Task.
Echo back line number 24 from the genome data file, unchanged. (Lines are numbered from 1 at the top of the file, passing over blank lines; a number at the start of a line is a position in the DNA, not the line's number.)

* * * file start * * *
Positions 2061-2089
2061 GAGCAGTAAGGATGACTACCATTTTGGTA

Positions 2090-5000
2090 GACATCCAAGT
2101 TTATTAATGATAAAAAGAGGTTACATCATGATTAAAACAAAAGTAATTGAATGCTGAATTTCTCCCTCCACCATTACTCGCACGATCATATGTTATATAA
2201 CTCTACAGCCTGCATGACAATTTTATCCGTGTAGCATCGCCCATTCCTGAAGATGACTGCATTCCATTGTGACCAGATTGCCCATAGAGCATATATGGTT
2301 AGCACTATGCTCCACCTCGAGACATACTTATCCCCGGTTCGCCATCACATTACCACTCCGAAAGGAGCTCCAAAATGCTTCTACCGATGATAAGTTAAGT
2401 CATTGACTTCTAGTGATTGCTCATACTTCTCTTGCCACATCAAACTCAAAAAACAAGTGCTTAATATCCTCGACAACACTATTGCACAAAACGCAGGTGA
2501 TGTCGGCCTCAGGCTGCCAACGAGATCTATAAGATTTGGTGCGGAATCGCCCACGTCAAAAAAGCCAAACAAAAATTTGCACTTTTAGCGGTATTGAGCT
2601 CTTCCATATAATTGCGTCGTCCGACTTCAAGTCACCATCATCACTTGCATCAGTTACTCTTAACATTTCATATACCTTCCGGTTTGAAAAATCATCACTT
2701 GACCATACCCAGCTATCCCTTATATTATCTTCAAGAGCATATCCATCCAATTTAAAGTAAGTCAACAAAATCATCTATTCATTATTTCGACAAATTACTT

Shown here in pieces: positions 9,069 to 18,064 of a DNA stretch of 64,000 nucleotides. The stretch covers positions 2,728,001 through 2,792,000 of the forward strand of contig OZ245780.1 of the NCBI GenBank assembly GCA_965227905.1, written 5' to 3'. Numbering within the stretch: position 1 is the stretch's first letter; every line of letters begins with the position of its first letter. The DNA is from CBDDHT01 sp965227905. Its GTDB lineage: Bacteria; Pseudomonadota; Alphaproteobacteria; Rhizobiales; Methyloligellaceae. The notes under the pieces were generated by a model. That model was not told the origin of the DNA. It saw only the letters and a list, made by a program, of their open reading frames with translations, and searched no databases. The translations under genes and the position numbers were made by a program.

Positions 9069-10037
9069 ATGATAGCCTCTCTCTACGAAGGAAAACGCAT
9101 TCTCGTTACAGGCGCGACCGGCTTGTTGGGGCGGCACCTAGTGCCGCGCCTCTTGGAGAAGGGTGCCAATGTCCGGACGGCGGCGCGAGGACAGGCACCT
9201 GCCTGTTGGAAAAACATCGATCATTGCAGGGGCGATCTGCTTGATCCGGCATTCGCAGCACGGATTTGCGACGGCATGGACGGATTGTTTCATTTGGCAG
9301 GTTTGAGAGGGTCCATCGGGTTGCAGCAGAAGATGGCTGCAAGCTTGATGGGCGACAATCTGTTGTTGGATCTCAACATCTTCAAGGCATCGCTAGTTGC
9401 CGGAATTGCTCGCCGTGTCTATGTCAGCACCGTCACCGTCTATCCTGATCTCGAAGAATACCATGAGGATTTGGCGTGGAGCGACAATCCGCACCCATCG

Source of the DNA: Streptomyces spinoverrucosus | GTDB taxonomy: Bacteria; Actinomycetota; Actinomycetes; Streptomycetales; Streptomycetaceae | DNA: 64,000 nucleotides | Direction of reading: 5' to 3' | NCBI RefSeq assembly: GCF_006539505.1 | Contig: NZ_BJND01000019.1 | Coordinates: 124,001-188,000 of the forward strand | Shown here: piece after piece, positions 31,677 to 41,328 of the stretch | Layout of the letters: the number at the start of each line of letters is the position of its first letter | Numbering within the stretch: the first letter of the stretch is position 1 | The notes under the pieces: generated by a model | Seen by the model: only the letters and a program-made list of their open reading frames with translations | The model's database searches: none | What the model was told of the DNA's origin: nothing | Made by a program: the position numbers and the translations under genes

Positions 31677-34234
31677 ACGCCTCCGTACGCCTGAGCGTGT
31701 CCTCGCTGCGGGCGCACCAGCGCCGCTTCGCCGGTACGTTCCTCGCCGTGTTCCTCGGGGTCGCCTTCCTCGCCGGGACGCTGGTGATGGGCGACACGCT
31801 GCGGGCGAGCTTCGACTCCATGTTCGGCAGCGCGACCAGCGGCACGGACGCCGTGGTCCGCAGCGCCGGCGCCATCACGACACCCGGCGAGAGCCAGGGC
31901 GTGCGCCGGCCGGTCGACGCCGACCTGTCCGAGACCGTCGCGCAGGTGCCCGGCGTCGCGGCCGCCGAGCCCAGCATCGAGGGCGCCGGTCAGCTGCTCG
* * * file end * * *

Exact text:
31901 GTGCGCCGGCCGGTCGACGCCGACCTGTCCGAGACCGTCGCGCAGGTGCCCGGCGTCGCGGCCGCCGAGCCCAGCATCGAGGGCGCCGGTCAGCTGCTCG